As for Wonder Woman’s story line, it certainly isn’t something we haven’t seen before. At face value, it is a more violent version of Romeo and Juliet where Bekka was naive enough to think that a) her family would choose her happiness over power and b) Orion would have been ok with the slaughtering of his family if he actually made it through the wedding himself. She was in a no win situation. And in a lot of ways, this is a loss of innocence for her. So yes, it is interesting to watch, but it still feels secondary to the nature vs nurture comparisons we get with the Superman in this film who is now Zod’s son and no longer had the idyllic small town upbringing. Bekka, like so many other super heroes, must now find a way to reconcile herself with her past. She has potential to be the most interesting of the “Big Three” and I really hope that she is explored in future series and films.
The second woman in this film is actually the one who bothered me slightly more. Tina, Will Magnus’s college girlfriend turned wife, isn’t completely unlikable, but she sure does serve as a type. She is sweet, a little sassy, takes care of the two men in her life, and is well...just nice. The thing is that the two men in her life are brilliant scientists, and what exactly does she do? You know, other than play the part of the girlfriend/wife?
Tina does turn out to play a rather important part however, because her death is used to prove just how awful Magnus has become. We also discover that the real Tina has been dead for 10 years or so and has actually been Platinum all this time. After repeatedly begging her husband to find a cure for their friend Kirk Langstrom (Batman), he hits Tina hard enough to cause her to fall on a table and receive a fatal blow to her head. I thought this was a really great twist because it could be argued that the idealized version of Tina we were seeing present day scenes was actually programed to be the way she was. And then we have this happen to us again:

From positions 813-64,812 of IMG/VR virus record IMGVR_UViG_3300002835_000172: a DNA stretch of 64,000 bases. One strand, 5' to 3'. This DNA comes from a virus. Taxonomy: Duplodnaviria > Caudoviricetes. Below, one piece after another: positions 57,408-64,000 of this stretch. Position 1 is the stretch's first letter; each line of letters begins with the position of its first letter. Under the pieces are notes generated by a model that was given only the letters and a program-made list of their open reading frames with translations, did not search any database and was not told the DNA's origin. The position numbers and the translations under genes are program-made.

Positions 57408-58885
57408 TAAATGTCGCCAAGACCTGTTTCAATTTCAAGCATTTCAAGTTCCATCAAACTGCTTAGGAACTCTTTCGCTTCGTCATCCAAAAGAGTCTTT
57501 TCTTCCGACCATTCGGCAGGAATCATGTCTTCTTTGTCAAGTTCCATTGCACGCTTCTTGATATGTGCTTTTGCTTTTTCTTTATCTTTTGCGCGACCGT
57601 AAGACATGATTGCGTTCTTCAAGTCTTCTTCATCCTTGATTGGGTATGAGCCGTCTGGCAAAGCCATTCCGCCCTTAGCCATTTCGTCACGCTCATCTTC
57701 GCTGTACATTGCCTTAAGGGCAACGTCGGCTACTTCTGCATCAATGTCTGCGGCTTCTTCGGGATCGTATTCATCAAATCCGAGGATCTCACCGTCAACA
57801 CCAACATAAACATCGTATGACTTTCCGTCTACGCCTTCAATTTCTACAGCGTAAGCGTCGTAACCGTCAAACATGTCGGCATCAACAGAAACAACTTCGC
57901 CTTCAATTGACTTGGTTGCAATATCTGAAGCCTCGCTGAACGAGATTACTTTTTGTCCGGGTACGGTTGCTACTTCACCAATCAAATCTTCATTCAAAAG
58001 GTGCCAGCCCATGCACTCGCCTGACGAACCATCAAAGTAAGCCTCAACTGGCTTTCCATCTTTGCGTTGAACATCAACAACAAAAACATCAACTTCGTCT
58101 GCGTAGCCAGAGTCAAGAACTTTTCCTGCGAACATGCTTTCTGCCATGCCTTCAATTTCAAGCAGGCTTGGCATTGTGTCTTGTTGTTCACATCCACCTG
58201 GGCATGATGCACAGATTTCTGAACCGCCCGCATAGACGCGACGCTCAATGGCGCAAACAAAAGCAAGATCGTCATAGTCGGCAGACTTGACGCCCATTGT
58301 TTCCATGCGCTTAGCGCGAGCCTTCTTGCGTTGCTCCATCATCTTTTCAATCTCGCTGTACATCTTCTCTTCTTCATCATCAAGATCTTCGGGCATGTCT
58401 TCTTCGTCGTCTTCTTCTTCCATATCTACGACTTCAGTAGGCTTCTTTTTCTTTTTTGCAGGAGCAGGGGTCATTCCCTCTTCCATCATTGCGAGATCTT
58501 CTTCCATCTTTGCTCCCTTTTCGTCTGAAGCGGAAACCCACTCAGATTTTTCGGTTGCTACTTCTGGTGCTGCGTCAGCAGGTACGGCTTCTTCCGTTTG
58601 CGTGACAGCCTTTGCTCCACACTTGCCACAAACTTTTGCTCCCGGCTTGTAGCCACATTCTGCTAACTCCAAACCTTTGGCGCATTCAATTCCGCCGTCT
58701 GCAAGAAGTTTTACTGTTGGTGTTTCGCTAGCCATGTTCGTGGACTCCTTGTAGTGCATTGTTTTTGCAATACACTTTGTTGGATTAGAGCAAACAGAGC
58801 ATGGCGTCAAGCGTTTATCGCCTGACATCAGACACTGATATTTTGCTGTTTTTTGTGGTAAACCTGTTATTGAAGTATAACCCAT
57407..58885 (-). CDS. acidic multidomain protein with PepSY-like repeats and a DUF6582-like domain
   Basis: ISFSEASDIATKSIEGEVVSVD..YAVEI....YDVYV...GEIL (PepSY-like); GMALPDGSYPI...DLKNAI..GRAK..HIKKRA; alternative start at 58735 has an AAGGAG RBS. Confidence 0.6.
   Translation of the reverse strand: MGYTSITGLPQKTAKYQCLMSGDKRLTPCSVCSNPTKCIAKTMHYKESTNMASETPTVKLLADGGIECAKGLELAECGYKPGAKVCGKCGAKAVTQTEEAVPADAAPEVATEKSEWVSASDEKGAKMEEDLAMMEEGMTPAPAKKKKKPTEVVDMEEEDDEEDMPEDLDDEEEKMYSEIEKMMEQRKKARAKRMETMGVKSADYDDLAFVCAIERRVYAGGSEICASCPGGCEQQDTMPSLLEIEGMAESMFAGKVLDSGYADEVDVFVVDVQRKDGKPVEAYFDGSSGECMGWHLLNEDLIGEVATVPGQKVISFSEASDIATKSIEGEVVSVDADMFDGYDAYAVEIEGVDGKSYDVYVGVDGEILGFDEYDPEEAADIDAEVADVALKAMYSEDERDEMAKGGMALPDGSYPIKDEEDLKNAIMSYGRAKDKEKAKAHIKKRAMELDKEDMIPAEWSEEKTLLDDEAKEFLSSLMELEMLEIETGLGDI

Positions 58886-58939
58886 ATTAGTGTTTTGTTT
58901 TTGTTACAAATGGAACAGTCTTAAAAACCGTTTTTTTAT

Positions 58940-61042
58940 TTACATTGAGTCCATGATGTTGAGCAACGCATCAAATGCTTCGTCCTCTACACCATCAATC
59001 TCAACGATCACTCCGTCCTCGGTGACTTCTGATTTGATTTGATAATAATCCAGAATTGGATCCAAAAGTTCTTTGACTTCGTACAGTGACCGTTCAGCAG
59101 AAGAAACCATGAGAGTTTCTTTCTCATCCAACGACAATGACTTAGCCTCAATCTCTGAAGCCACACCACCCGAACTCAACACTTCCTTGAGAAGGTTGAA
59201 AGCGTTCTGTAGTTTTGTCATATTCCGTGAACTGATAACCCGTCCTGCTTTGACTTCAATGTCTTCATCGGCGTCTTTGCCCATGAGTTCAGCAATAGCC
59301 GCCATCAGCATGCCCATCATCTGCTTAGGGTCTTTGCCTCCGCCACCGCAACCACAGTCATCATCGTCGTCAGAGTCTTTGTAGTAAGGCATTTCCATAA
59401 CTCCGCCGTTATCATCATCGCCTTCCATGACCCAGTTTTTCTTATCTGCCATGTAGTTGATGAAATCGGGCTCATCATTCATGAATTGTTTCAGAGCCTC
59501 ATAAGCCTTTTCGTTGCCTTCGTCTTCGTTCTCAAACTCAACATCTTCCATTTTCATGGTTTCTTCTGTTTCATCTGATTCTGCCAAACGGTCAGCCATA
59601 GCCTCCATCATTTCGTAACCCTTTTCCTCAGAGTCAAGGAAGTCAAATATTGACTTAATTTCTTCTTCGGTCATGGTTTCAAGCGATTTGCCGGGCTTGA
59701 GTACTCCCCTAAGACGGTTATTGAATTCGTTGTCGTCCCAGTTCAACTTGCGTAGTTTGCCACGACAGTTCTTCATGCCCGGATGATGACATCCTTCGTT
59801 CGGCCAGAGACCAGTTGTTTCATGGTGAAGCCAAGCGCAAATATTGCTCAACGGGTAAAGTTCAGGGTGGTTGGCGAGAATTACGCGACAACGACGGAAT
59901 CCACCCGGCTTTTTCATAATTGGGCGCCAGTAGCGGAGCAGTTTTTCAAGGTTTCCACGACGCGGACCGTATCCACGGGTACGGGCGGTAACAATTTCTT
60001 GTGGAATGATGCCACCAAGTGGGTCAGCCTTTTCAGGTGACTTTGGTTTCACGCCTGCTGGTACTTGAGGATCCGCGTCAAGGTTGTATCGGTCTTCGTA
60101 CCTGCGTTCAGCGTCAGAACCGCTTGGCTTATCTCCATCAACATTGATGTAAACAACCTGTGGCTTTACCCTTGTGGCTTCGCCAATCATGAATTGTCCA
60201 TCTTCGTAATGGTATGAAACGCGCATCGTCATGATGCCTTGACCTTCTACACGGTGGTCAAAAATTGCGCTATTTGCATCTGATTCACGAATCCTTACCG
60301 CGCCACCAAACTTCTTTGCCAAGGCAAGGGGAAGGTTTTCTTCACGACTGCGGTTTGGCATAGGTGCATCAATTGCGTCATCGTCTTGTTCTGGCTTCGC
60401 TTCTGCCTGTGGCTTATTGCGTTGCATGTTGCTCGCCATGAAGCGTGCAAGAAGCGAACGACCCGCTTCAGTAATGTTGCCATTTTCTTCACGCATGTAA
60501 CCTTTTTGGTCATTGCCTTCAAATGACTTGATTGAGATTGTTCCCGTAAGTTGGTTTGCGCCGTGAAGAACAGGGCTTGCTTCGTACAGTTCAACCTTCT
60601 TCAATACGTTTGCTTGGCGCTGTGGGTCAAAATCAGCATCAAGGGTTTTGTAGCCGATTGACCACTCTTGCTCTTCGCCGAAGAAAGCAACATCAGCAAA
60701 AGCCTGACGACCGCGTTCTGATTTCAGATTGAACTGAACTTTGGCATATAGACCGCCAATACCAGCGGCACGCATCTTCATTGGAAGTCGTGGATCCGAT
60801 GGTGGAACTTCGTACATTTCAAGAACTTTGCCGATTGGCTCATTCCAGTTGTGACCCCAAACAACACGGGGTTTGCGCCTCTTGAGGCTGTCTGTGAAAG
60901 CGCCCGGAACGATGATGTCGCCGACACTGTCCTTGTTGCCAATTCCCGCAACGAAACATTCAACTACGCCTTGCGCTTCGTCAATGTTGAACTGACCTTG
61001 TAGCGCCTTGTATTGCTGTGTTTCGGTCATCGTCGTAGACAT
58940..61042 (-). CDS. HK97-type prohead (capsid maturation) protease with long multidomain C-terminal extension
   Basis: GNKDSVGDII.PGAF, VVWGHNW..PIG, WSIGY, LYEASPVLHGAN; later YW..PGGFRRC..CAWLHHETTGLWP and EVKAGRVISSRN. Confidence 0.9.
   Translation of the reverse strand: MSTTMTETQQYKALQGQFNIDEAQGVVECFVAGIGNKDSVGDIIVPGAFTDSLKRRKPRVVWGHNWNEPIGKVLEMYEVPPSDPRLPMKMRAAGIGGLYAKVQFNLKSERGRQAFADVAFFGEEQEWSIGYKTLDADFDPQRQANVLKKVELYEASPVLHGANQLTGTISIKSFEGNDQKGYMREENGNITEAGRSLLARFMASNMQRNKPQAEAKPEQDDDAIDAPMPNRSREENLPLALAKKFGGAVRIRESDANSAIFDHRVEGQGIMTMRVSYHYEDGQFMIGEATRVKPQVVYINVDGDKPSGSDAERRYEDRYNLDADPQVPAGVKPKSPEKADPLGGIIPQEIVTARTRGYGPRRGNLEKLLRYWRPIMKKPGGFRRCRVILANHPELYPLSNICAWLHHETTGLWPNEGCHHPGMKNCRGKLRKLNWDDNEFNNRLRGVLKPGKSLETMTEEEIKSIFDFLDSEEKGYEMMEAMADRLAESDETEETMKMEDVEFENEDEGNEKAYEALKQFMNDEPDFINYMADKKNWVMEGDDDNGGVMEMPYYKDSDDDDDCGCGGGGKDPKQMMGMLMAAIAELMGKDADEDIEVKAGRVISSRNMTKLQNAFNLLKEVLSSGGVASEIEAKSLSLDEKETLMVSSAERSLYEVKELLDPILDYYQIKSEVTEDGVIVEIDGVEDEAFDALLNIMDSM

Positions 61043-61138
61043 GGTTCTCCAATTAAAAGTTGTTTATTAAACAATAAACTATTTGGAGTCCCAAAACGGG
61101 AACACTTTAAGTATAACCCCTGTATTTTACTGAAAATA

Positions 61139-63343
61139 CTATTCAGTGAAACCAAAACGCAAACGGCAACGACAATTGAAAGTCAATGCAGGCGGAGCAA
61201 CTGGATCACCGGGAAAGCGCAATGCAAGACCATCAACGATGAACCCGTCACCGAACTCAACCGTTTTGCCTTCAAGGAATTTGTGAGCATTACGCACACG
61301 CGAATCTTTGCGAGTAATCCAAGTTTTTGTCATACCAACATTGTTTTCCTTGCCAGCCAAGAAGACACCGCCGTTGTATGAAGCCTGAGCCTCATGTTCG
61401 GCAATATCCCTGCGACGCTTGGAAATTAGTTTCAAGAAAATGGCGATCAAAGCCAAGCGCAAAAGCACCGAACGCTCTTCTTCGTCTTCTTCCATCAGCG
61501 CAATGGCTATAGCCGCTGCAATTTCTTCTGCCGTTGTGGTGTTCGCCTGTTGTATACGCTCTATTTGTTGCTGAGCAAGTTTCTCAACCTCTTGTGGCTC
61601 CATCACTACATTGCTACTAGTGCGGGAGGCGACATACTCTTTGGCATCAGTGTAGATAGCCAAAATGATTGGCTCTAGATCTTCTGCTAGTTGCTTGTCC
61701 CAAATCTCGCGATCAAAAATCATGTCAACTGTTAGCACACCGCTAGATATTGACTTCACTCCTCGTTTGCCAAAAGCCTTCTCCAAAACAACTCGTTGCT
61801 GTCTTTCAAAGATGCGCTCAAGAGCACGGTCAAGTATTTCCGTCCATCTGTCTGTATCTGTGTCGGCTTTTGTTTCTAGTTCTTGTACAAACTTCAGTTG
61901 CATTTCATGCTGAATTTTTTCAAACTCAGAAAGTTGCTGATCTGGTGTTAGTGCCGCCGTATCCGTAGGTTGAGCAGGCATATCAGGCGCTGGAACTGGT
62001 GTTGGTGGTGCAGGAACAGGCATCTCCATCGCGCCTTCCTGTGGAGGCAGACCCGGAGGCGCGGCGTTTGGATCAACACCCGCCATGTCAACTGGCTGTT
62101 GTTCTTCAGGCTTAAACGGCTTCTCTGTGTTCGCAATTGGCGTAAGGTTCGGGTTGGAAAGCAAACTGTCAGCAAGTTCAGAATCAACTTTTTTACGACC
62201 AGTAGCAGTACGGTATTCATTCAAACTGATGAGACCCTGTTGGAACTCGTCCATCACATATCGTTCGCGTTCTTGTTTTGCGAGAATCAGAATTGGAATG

That’s right, someone took the time and effort to ensure that Platinum gets nipples. A quick internet search later to see if this was inspired by some other design (because a lot of this is from the New 52), and this seems to only happen in this “darker and more adult version.” So my question is, does this mean that dark/adult means more naked? Platinum was never really a human woman and there is no need for her to have nipples or a belly button for that matter. But she has both, and both result in her just looking more like a naked woman. Once again, this can feel a little jarring and frustrating when the story itself was so strong. When you think about it, little details like this really matter.
Overall, Justice League: Gods and Monsters exceeded my expectations, and I was glad to hear that the related series Justice League: Gods and Monsters Chronicles was picked up for a longer second season (regardless of my feelings on Harley’s new look). But like so many other properties out there, women are once again not treated at the same level as the men are. While this movie might not be the most egregious example of poor treatment, I think it remains a good practice to really think, keep the dialogue open, and take a moment to point out things that are problematic. It’s the best way to keep moving forward. Which I think is a great idea, because some have a lot more ground to cover than others…
What did you think of the story? Did the character designs matchup? Have anything you would like to add? Share your comments below.